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Reducing Crime and Drug Dealing by Improving Place Management: A Randomized Experiment

NCJ Number
Date Published
January 1999
2 pages
Publication Series
Researchers in San Diego noted that drug dealers frequently rent in buildings with weak property management; to determine whether improved onsite management could be induced by police action and whether this would reduce crime, they conducted a randomized study of rental properties with drug dealing.
The researchers randomly assigned all residential rental properties where some form of police drug enforcement had occurred during a 6-month period (June-November 1993) to one of three groups: a control group and two test groups: "Drug Abatement Response Team (DART) letter only" and "letter plus DART meeting." Several types of data were obtained for each of the 121 properties involved in the study. Police records provided data on the individuals arrested during the enforcement action that triggered inclusion in the study; information on crime and drug events at the sites for 3 months prior to the original enforcement; crime and drug-event information for 3 months after the enforcement; crime and drug-event information for five 6-month periods after the enforcement; and a log of DART interactions with the property owners. Other data included owners' response to a telephone survey about their management practices and how they handled the tenant involved in the initial police action as well as a physical description of each site and its environment. At least 45 days after the drug enforcement action, members of the narcotics unit attempted to buy drugs at each site to determine whether drugs were still available. The research found that police action can improve the effectiveness of place managers and that such efforts can assist in solving community drug and crime problems.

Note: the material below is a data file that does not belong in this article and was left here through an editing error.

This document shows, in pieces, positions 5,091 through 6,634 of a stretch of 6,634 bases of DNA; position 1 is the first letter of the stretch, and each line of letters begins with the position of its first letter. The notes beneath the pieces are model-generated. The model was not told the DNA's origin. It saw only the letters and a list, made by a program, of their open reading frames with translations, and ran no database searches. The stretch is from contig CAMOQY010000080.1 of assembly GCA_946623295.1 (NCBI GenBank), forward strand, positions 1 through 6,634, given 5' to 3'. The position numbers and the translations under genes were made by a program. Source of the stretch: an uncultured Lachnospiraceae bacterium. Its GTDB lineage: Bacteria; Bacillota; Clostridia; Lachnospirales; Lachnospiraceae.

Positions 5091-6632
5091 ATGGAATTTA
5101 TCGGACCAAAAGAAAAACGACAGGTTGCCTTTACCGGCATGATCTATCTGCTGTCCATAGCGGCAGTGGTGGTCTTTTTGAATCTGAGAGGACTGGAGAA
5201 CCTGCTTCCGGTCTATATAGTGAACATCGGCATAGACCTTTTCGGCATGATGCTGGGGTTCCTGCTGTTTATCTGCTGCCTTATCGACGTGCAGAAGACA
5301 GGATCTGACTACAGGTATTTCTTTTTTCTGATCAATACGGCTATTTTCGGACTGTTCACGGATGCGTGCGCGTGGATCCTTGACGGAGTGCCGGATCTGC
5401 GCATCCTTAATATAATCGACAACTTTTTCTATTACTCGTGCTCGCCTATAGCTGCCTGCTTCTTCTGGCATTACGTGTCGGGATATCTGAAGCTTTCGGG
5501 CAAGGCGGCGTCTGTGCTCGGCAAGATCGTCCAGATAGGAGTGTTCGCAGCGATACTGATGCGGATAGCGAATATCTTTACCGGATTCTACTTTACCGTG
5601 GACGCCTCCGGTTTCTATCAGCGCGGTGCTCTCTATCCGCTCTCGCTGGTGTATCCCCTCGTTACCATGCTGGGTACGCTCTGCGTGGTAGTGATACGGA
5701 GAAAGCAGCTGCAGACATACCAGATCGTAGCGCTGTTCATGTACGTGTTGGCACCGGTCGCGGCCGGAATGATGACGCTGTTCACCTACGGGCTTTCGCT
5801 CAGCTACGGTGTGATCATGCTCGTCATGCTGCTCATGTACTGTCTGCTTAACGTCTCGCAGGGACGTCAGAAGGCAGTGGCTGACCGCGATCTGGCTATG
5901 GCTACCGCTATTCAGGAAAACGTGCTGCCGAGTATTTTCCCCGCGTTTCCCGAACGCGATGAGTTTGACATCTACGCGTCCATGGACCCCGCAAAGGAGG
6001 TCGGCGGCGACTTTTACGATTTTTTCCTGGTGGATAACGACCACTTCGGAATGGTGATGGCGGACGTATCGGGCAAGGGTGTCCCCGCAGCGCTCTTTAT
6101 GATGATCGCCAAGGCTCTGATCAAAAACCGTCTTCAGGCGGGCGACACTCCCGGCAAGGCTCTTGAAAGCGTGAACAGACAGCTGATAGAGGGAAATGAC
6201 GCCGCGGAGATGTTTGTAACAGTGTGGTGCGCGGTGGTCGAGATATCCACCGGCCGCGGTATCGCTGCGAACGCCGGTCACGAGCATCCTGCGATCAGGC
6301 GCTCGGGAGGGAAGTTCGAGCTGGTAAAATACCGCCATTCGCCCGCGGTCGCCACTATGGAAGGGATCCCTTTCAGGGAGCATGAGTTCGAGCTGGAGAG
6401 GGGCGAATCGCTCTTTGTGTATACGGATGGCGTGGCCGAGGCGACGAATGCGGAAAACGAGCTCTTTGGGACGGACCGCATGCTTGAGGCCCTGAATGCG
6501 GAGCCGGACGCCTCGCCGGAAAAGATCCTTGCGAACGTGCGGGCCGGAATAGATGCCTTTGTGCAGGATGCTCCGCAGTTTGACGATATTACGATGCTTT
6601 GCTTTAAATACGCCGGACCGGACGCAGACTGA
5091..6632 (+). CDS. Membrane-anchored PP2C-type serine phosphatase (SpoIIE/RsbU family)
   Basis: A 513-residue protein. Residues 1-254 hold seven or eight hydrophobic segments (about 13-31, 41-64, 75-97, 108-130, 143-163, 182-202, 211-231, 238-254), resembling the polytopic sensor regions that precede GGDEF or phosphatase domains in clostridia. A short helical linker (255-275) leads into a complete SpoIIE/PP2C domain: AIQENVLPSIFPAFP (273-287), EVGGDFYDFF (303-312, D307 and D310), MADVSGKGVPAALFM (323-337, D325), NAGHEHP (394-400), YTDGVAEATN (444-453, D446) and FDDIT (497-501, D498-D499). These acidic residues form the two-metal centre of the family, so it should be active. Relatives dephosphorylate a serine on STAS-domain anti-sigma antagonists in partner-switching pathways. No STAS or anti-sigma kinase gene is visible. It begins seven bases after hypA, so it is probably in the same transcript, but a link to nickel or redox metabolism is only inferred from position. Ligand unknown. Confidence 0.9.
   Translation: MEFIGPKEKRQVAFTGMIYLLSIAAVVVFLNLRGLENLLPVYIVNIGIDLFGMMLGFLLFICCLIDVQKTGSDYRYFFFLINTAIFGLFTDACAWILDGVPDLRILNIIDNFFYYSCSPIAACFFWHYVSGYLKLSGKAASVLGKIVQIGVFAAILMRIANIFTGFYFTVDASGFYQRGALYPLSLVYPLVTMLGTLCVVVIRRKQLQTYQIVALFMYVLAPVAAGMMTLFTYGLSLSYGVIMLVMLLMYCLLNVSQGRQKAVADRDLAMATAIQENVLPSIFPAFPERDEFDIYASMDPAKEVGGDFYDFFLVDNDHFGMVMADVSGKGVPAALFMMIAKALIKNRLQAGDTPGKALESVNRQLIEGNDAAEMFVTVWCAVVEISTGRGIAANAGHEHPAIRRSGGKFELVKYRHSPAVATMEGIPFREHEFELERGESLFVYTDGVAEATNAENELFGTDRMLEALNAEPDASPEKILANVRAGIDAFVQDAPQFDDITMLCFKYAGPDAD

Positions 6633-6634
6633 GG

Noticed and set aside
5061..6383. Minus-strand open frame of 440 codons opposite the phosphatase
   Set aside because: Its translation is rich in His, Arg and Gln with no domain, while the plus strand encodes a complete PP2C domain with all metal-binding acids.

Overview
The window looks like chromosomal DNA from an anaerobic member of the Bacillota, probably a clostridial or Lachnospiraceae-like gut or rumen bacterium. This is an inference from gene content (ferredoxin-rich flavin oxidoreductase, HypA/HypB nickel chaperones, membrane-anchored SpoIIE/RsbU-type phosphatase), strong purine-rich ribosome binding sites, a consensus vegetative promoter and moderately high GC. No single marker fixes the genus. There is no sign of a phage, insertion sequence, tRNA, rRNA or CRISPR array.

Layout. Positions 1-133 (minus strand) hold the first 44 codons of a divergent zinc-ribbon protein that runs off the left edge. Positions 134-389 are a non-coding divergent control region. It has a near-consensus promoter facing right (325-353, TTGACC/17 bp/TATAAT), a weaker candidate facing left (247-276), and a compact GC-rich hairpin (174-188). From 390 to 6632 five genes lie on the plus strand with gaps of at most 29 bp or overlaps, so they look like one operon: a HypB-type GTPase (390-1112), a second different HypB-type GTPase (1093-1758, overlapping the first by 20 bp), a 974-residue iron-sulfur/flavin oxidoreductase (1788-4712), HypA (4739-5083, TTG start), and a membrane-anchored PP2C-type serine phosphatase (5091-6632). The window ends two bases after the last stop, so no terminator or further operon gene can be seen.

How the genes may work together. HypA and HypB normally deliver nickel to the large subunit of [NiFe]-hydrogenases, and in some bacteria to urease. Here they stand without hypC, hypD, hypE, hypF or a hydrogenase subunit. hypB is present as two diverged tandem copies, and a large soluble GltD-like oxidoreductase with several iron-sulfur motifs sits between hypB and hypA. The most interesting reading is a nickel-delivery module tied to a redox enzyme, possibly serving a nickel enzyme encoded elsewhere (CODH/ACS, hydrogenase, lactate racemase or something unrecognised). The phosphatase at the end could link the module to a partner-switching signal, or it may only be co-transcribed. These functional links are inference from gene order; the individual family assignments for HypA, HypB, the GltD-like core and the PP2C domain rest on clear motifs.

Date Published: January 1, 1999